Schools ‘must do more to tackle racist bullies’

Ezgi Denli and Saaliha Hussain. Picture: Lisa Ferguson
Ezgi Denli and Saaliha Hussain. Picture: Lisa Ferguson
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ETHNIC minority pupils have given schools a “could do better” mark for their efforts to tackle racism and bullying.

Only 42 per cent of primary school children who speak English as an additional language (EAL) and took part in a recent survey of north Edinburgh classrooms agreed teachers were dealing effectively with the problem.

Just under a third of respondents were undecided or felt their school was failing to crack down, while the remainder said they did not know.

High schools fared better, although a third of those who participated said they felt the issue was not being tackled or had no firm opinion.

The survey is the first in a series which will canvass pupils in primary and secondary schools across the Capital.

It has sparked alarm among anti-bullying campaigners, who said the results were concerning and “not a surprise”. Ezgi Denli, 17, whose family moved to Scotland from Turkey, suffered continuous racist taunts as a P7 pupil at Gilmerton Primary and during her time at Gracemount High.

After appeals to teachers proved fruitless, she decided to take a stand on her own and began setting up anti-bullying group True Colours while a pupil in S4.

She said: “We do peer education, especially in primary schools, and I can see that there are some serious issues. I feel that the kids are not informed enough or aren’t aware of other cultures.

“The anti-bullying policy is there but it’s covered up or ignored. Everything is written on paper but it’s not enforced.”

She said effective policies were more important than ever, given a big jump in the number of children from minority backgrounds being taught in city classrooms. The most recent data shows teachers provide EAL support to 8.6 per cent of youngsters attending primary and secondary schools – up from 3.7 per cent in 2005.

And just over 18 per cent of pupils attending schools were from black and other minority ethnic groups – up from 
11.6 per cent in 2005.

“I think a very good starting point would be to get young people involved – if the teachers are not acting on it or the senior management aren’t dealing with it, that’s when everything collapses,” said Ms Denli.

“It has to start with young people. If you educate young people to be educators against bullying, it’s much more effective because young people can relate to them more and will listen more.”

Political leaders said they were “very concerned” by the survey results. Councillor Vicki Redpath, Labour member for Forth, said: “Unfortunately when times are hard, it does seem that people look for scapegoats. Children listen to their parents.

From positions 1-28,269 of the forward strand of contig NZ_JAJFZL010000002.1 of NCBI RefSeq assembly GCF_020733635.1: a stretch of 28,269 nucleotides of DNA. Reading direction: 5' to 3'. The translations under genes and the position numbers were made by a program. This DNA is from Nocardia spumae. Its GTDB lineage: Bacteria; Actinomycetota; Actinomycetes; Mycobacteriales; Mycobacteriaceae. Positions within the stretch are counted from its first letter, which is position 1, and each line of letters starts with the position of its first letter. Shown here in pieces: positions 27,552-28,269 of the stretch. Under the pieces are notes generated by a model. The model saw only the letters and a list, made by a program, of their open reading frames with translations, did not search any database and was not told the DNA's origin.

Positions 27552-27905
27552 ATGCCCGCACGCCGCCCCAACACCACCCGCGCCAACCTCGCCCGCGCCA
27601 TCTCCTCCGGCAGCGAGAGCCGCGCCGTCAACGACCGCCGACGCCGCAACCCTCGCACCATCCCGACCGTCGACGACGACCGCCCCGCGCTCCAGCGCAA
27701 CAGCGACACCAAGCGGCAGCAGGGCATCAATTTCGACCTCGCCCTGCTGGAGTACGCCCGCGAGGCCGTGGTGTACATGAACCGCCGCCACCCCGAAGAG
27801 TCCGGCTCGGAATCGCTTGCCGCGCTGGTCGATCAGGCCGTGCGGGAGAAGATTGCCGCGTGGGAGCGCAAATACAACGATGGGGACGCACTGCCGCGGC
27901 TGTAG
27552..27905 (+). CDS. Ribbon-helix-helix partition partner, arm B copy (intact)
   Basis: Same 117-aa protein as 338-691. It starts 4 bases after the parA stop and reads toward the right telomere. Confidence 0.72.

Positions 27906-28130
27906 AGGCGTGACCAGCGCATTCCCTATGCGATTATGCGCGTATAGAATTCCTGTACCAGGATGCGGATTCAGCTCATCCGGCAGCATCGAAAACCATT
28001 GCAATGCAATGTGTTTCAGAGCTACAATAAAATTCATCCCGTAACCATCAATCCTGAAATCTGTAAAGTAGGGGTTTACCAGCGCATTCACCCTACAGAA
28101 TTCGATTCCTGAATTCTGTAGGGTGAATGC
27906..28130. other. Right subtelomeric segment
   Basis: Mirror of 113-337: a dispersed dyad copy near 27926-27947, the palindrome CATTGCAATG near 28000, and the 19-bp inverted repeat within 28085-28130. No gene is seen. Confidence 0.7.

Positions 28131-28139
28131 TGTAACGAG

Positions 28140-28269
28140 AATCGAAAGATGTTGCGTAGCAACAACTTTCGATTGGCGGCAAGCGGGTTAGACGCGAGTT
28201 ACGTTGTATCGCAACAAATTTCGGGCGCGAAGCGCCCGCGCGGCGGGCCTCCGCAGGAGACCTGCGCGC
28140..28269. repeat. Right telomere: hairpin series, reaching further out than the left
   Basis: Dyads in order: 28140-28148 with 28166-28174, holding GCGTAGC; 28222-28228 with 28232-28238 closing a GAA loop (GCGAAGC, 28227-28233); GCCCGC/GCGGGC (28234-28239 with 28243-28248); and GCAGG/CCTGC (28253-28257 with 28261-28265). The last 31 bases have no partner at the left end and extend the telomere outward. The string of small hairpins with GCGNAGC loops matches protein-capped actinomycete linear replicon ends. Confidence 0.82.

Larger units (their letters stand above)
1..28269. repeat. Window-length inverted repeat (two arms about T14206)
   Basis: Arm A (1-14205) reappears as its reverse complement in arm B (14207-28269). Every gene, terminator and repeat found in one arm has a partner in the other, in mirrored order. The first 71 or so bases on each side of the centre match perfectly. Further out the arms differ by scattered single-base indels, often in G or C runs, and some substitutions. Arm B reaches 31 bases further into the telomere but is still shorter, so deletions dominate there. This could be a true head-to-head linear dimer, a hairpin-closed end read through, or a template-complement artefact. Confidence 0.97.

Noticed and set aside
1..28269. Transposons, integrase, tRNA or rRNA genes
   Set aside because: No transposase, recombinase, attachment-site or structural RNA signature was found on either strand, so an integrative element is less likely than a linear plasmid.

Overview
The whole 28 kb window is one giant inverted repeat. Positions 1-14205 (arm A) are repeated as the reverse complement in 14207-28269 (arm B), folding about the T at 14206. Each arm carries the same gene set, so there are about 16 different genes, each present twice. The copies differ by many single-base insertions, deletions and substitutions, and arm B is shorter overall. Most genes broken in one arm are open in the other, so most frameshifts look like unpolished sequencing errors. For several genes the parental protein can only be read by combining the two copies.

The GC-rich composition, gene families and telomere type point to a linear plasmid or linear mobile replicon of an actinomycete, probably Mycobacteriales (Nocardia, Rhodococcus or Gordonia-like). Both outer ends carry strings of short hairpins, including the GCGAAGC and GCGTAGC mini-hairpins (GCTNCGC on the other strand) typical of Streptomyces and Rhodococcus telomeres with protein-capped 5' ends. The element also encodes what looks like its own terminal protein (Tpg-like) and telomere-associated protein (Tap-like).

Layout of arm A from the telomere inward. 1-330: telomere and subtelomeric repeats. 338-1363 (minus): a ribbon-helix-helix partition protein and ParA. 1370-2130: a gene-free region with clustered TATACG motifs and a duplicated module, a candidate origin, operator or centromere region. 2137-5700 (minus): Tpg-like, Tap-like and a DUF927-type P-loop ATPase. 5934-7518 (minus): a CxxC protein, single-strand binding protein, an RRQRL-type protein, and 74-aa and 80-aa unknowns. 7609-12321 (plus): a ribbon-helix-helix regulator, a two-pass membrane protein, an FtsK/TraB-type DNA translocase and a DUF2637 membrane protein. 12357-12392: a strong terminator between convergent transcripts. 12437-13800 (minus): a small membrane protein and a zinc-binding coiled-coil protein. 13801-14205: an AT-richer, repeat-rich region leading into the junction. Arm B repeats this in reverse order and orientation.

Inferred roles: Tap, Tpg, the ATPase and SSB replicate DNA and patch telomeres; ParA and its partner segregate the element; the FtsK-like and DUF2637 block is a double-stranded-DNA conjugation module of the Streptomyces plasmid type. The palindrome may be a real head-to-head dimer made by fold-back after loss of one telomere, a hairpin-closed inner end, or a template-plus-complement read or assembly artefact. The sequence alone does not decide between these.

“Headteachers need to be more upfront about what they’re doing about it. It’s a case of educating and showing that we are all the same.”

City chiefs said they had “well-established links” with black and minority ethnic residents throughout the city and insisted good progress was being made in the fight against racism and bullying. Councillor Paul Godzik, education leader, said: “A lot of positive work is carried out in our schools to promote equality and highlight unacceptable behaviour as shown by the True Colours project and our work with Edinburgh and Lothians Racial Equality Council. I hope the progress in tackling this issue will ensure that every child and young person in Edinburgh feels safe and respected in our schools.”

‘I wasn’t brave enough to speak up’

EZGI Denli, 17, who has just completed her schooling at Gracemount High, said her life was made a misery by racist bullies who first targetted her when she was in P7 at Gilmerton.

She said: “A classmate, out of the blue, for no reason, told me to get back to my own country and I guess from there I started to get racial bullying in high school.

“Sometimes it was for my appearance, the way I looked, my skin colour, or the way my arms looked compared to theirs – I was darker-skinned. I was not brave enough to speak up – I was only in S1.”

She said that at its peak, the bullying was a daily occurrence and also aimed at her friend Saaliha Hussain, now 18, with whom she set up anti-bullying group

True Colours.

“They would call her ‘Taliban’ and say, ‘you smell bad’. Because we were always together, they would target us together. [Tackling this] should start with young people – then I think bullying would really decrease.”